The cancellation of MediaLive International Inc.’s Comdex trade show in Las Vegas this year was caused by mismanagement, poor marketing and a lack of focus, industry analysts said.
Despites promises to return in November 2005, Comdex could well be dead, according to Andrew Olson, managing director for consulting firm Team Group International. “MediaLive’s marketing never understood the marketplace. I don’t think it’s going to come back,” he said.
The show, which was cancelled for this year due to a lack of key vendors, is now in the hands of MediaLive’s board of industry experts, who will decide its future fate, said Eric Faurot, vice-president and general manager of the Comdex brand at MediaLive.
Comdex Canada hasn’t seen the light of day since 2002, and its future is also uncertain after the 2003 show faced repeated delays and was eventually cancelled altogether. A MediaLive spokesperson said the 2005 schedule for Canada “has not been announced,” and wouldn’t confirm whether or not Comdex Canada will likely return.
“The board is going to sit down, talk about where the industry is now and see how Comdex fits into the equation. It is the only brand available to 40,000 qualified buyers,” Faurot said. The board has executives from IT industry heavyweights including Microsoft Corp., Oracle Corp., EMC Corp. and AMD Inc.
From the days of attracting almost 250,000 visitors at its peak in the mid-1990s, to drawing less that 50,000 users last year, Comdex started going downhill from the time Key3Media Group Inc. (later renamed MediaLive International) bought it from Softbank Corp. in 1995, according to Olson.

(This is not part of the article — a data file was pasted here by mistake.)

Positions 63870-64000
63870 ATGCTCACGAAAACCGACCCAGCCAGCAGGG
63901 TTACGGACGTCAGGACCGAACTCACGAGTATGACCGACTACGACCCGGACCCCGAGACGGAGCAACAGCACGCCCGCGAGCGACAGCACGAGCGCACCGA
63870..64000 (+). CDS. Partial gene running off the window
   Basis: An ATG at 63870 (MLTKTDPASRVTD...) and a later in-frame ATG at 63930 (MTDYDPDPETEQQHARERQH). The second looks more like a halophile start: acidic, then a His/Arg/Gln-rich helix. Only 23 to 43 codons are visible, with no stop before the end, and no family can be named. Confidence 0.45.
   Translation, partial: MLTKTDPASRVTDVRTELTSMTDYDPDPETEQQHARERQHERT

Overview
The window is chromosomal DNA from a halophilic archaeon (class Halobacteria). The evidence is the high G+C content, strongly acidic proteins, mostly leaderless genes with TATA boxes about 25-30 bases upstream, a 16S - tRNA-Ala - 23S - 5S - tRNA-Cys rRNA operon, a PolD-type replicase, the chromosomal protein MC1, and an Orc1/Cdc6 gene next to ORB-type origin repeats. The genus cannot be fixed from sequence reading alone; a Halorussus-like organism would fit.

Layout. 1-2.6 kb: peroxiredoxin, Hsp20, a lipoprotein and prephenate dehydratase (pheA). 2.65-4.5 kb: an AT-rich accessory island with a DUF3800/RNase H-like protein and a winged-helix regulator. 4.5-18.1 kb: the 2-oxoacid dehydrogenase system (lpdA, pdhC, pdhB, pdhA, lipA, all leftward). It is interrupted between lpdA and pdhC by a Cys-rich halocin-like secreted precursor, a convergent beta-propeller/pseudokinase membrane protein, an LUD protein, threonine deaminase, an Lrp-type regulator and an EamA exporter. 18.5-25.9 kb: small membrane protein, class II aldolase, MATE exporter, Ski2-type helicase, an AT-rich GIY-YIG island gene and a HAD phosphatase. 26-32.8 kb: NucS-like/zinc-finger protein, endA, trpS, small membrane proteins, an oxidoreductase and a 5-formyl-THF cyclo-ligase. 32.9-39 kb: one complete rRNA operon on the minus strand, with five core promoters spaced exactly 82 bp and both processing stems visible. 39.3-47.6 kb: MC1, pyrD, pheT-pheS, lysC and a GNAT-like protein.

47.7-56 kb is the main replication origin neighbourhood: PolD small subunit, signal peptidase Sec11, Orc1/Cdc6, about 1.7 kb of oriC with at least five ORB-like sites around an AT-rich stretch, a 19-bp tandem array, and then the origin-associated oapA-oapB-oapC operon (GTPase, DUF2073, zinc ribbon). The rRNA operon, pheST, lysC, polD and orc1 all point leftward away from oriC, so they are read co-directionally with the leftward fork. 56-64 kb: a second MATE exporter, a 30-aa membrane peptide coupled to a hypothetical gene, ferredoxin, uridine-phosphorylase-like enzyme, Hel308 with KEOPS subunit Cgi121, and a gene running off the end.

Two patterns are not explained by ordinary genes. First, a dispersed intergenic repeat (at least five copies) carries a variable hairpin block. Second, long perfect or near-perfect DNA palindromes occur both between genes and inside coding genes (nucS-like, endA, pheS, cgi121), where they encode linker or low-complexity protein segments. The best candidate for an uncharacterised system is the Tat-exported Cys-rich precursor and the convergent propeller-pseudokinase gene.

Olson spoke at the first Comdex trade show in 1979, when it featured about 170 exhibitors and a few thousand attendees.
“At that time, we had only one (other) user conference — the National Computer Conference.” he said. He enjoyed attending Comdex. “It was exciting to be part of something that was growing every year. It was the single best location for maximum coverage of the industry and a good place to meet prospective clients. It was so big that everyone had to go.”
But from a trade show that once generated a positive buzz, Comdex got so bloated that it started to collapse under its own weight in the late 1990s, he said. The quality of attendees declined and as a result exhibitors stopped coming.
Business buyers originally went to Comdex to meet sellers, said Rob Enderle, principal analyst for The Enderle Group. “Over the last couple of years, the show lost its centre. It became too much of a toy show,” he said.
MediaLive tried to rebuild the show, but while it had some of the sellers, it didn’t have enough buyers because they had not budgeted for the event, Enderle said. “One of the big blows was losing IBM (Corp.),” which stopped attending in 1998, he said.